I am a management trainee at a well-known company and have been offered a sought-after posting – a year's stint in our New York office. My difficulty is that it would mean leaving my boyfriend – a junior hospital doctor – behind. He says I should go, but I'm worried our relationship won't survive. Part of me wants to tell my boss the truth, but I fear it would make me look drippy and uncommitted. This isn't fair – I am committed – but I don't see why I have to choose: why can't I have love and interesting work?
Management trainee, female, 24
You can't have love and interesting work because life tends not to be like that. Some people manage it, but most don't. Women, in particular, spend their lives having to choose: job or love/family, etc.
All these decisions are wretched because you are being pulled in two directions and because you are never in full possession of the facts. In your case, you don't know if this lovely doctor is going to go on being so lovely when you are 3,000 miles away. And you don't know if the ideal job in New York really is going to be ideal.
The real question to ask yourself is this: which is harder to find, a good man or a good job? Both are devilishly hard, but in my experience a good man is harder. If you have a good job with a big multinational, you could switch to another company and find it was much the same. With men, the same does not apply: some are very much nicer than others, and a really good one is worth keeping.
Quite possibly your relationship would survive New York, though equally it might not. Many readers seem to think that if it failed through absence, it would have failed anyway. This seems like strange reasoning to me, as relationships are hard enough even without a 3000-mile gap between you.
Your actual choice isn't as stark as between love and job. Instead, it is between a good man and a slightly less fast-track job, or a fast-track job with possibly no man at all.
If you stay behind, you will not be giving up your job altogether, you will be just giving up one opportunity now. Your boss might think you are wimpy, and maybe your career would suffer a bit. But he is not going to fire you.
One proviso. All this depends on you being good at picking men.
I am assuming this doctor isn't the latest in a series of giant passions that have burnt out with indecent speed. If he is, go to New York and don't look back.
All at sea
If you were a sailor, there would be no question – shipping out for a year is part of the job. With globalisation, we're all sailors to a degree. I turned down a job abroad to be with a woman. We broke up six months later. The Russian poet Yesenin once wrote: “From love no one demands promises.” At least your employer will provide you with a contract.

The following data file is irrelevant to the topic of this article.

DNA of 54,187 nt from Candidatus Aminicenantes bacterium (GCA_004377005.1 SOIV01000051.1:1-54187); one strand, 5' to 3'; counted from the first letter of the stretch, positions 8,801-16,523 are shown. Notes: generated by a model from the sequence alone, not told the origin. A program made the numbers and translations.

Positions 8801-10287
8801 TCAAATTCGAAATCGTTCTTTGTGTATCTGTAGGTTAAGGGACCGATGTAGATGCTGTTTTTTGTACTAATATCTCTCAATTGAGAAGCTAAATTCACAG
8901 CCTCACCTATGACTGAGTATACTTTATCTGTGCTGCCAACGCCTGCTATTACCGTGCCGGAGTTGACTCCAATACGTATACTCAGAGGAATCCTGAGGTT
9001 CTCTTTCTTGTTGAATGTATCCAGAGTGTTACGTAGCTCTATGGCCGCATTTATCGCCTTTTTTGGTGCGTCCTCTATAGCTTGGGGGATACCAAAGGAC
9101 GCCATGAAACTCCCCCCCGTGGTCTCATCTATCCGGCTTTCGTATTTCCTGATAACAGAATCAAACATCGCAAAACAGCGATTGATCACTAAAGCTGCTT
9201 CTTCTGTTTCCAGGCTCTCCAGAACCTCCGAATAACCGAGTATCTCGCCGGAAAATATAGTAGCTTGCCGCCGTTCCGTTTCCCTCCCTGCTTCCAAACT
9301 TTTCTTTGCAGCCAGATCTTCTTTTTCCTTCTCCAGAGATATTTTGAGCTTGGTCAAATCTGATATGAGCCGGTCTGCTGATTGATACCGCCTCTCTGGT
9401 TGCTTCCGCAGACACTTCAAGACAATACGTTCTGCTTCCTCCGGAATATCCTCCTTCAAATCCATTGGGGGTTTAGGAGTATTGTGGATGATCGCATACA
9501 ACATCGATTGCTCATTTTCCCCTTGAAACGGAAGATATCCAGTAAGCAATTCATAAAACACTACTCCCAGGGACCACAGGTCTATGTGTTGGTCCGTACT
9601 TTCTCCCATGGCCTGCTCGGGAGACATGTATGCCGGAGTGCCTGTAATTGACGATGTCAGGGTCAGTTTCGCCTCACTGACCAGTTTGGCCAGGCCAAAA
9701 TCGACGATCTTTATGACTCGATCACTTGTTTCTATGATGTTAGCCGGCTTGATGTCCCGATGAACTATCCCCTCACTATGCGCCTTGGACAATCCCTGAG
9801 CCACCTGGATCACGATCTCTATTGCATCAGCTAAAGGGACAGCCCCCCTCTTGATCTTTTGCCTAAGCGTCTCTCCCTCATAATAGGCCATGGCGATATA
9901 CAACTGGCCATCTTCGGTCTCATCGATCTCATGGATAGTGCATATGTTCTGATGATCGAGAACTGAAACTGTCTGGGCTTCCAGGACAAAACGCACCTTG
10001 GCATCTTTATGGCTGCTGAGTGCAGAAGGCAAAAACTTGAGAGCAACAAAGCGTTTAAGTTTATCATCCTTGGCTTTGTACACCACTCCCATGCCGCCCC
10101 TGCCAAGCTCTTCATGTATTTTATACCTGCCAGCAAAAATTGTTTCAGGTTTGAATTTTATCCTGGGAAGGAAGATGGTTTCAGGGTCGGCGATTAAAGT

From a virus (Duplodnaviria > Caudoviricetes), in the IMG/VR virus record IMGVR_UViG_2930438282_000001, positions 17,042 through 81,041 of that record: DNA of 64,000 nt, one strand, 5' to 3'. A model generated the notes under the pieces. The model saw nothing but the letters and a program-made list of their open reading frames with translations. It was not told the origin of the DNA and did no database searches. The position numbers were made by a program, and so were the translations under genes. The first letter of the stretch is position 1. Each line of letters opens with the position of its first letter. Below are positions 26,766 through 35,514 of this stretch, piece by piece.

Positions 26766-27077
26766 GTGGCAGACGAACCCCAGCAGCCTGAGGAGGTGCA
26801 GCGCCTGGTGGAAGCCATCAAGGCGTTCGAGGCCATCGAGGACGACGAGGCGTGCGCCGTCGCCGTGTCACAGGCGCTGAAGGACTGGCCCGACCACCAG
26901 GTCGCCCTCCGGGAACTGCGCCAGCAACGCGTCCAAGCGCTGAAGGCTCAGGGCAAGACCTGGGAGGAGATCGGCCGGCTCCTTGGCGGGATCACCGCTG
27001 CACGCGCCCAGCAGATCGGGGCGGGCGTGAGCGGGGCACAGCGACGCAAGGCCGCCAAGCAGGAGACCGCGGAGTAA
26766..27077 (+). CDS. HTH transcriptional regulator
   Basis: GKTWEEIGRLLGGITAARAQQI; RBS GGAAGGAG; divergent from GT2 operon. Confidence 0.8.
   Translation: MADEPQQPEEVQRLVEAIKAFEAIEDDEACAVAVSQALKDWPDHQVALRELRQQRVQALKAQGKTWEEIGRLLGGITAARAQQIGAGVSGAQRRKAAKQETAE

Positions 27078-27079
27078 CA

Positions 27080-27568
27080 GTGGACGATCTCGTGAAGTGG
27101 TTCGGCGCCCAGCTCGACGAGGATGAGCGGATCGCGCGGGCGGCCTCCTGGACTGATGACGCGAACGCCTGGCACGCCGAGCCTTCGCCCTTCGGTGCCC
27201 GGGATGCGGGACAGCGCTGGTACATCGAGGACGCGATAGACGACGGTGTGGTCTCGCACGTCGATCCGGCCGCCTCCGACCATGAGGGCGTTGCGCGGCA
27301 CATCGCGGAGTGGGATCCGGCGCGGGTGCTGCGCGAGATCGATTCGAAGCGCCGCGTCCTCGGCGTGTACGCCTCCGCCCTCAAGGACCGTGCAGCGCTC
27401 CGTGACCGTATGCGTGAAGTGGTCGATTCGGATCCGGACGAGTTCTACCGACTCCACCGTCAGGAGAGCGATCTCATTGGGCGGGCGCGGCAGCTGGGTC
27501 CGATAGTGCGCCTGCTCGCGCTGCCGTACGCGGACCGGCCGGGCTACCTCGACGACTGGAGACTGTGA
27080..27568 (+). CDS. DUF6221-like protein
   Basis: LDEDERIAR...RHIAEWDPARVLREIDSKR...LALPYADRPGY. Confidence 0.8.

Analyst, male, 29
This IS drippy. You sound like someone who also thinks life owes her a right to be a full-time mother without it affecting her career. Telling your boss it's a really bad time for you and you want to do it next year is reasonable – as long as you make your decision, present it clearly and stop whining about life not being fair.
Banker, male, 26
If you turn down NYC, I can guarantee you won't be on the fast track any more. There is no guarantee that your current BF will be your life-long partner, so risking your fast-track opportunity is absurd. True love will survive distance and time. Unfortunately, in professional life we are all replaceable and if you don't embrace the opportunities you get left behind.
MD, female, 36
At 23 I'm already tired of this corporate rhetoric that tries to convince you that a dream job can make up for a miserable personal life. I've lost my boyfriend as a result of something similar. Don't try to find all your fulfilment in your work, you'll spend all your time looking for it and will never find it.
Banker, female, 23
A good man
If he's a good enough man to support you pursuing your goals as he pursues his, take advantage of that because there are still a lot of men who won't go near a woman who isn't inclined to let her goals take second place to his. Live it up and take New York by storm.
Why on earth would you want to work in New York? It's dirty and has an uncouth culture. Remember today's fast-track manager is tomorrow's redundancy candidate. Ignore all this career nonsense and say no.